I would like to share a story about changes I made along my career. I started out as a control systems engineer doing consulting work on communications satellite tracking stations. The systems I worked on at the time had a real time computer controlling the antenna. That was my first exposure to computers after my university training. I then got more involved with engineering applications of computers in the control of nuclear power stations. I was a assembly language programmer. I develop a language to control the on-power fueling machine which really was a robot controlled by sequences programmed in this language I developed. The next step in my career was going on-site in Trois Riviere to commission the complete fueling machine. A great experience and very successful. I had also had been involved in programming the CRT display systems for the control room. Another first using CRTs instead of conventional instrumentation.
After that I designed to displays systems for the control room for the Bruce Nuclear Power Station. I then took more management responsibility for the real time computer control in the consulting firm. I then decided to evaluate the direction my career was going and make some directional decisions. I had really enjoyed all this technical work but wanted to move on to new challenges.
At this stage I decided that I really wanted to be a consultant more than a manager and decided I needed to become a consultant to management rather than a technical consultant. I considered that the young fellows coming along would be able to run rings around me so I needed to move up the food chain.
At that time a Strategic Planning consultant, a friend of my partner, was looking for an alliance with our firm. We decided I should work with him to learn about his approach and work on creating a new practice for the firm. We formed a Strategic Management Group. We did some really good stuff together but I could not get access to any of our traditional IT clients. I did not understand as I got lots of encouragement about what we were doing. I discovered that my colleagues in the firm thought I was turning my back on our IT consulting practice. I had cut off my support system.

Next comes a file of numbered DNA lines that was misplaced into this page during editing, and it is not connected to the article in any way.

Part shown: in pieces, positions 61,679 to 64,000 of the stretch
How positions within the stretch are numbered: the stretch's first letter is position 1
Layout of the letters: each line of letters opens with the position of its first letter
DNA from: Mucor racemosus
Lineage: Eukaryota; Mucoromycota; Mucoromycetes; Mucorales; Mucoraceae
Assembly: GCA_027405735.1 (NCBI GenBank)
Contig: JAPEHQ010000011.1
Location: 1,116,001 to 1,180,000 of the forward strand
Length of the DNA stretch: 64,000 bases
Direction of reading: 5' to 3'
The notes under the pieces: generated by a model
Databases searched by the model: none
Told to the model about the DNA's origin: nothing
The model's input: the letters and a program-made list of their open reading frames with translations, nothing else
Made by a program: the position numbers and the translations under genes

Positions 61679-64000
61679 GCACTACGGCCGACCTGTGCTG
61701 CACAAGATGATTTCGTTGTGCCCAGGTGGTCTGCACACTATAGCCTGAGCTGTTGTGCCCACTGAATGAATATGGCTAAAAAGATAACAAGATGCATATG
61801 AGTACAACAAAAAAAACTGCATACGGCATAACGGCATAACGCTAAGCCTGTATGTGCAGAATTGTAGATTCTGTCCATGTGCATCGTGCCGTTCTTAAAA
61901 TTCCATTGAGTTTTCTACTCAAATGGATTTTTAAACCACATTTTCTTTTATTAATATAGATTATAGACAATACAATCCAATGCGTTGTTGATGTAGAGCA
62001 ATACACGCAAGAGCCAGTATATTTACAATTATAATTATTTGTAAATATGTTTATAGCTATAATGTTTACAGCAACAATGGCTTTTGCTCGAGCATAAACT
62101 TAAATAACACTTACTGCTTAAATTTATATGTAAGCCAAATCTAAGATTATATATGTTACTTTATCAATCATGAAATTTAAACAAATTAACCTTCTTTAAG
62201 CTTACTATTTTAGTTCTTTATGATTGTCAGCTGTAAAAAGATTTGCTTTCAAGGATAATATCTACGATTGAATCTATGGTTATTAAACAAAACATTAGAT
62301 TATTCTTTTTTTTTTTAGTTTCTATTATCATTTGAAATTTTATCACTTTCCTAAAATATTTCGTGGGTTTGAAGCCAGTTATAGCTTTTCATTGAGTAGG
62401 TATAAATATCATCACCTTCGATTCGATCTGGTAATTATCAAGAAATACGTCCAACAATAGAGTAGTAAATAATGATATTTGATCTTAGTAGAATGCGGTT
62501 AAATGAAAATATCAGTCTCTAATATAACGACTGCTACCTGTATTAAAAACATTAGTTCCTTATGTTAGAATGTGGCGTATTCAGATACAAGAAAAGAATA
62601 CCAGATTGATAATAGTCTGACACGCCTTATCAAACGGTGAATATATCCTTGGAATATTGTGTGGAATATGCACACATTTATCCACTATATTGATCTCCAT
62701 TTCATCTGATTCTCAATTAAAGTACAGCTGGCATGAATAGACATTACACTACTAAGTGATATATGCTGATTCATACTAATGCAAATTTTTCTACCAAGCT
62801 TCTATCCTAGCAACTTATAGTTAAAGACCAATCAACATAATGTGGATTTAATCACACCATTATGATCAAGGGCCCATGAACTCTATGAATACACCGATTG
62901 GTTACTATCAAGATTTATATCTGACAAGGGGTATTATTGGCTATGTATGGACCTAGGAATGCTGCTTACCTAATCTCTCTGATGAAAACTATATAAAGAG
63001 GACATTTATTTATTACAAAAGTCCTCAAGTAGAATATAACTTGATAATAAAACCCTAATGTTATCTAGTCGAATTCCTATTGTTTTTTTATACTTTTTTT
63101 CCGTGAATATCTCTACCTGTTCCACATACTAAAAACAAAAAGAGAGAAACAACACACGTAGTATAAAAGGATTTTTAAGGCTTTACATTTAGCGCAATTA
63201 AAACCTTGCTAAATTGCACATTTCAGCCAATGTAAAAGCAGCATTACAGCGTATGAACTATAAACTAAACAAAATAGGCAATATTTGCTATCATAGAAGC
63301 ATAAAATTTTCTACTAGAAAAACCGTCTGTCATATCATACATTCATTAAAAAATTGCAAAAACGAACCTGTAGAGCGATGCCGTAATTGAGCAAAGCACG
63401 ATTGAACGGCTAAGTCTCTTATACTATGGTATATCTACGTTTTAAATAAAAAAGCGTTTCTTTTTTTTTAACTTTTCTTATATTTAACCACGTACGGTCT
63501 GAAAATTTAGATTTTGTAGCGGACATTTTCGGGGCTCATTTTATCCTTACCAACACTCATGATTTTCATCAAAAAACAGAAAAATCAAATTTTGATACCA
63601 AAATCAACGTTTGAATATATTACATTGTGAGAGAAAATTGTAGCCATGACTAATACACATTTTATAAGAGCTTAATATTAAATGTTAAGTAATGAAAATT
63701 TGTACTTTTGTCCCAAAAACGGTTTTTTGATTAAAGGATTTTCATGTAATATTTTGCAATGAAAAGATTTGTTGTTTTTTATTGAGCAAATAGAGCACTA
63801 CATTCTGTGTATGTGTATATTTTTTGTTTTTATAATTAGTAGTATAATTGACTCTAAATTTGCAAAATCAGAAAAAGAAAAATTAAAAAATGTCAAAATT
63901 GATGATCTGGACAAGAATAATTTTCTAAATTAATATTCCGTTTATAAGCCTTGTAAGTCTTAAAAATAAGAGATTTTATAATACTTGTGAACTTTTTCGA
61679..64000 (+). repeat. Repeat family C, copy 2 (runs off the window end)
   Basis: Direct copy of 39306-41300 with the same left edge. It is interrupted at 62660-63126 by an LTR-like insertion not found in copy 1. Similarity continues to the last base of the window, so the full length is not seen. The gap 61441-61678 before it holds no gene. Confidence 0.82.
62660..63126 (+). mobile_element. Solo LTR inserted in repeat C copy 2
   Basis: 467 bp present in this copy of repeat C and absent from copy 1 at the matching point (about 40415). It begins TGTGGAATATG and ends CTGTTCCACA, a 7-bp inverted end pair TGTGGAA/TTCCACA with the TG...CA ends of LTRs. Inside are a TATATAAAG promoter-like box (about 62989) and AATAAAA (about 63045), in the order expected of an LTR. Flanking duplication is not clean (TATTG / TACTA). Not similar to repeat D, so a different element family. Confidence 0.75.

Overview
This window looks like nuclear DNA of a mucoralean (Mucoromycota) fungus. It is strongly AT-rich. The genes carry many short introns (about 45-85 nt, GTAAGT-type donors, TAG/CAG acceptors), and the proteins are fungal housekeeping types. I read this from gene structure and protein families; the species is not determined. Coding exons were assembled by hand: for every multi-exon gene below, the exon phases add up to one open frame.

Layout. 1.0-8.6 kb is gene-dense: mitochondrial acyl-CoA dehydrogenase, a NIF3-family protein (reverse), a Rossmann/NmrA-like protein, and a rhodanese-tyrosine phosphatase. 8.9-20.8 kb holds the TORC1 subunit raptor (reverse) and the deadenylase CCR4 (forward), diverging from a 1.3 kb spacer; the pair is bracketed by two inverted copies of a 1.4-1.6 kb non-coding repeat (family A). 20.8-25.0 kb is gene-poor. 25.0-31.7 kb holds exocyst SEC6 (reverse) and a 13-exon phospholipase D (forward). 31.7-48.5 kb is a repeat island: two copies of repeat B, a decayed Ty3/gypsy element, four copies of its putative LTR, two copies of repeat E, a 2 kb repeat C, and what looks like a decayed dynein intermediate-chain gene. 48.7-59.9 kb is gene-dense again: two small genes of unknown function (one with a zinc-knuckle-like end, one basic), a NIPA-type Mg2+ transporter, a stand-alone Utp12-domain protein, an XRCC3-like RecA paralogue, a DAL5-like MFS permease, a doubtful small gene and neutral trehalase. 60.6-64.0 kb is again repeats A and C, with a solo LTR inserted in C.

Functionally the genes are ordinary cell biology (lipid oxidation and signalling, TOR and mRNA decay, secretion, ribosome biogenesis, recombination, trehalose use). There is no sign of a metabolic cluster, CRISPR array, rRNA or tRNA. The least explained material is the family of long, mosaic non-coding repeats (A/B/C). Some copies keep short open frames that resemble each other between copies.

I then made a switch and moved back into our traditional IT practice offering support for IT management issue. Coincidentally I was doing strategic planning services to these clients. It worked out really well for me and the consulting firm.
The lesson I learned was, if you want to alter the direction of your career, do not turn your back on your strengths but build on them to take you in a new direction. If I had taken the approach of offering strategic planning services to the IT community, the transition would be much easier.
Another important lesson is that making a transition creates a great motivator to learn new things. All through my career I have found every client situation was a great learning opportunity and opportunity for personal growth.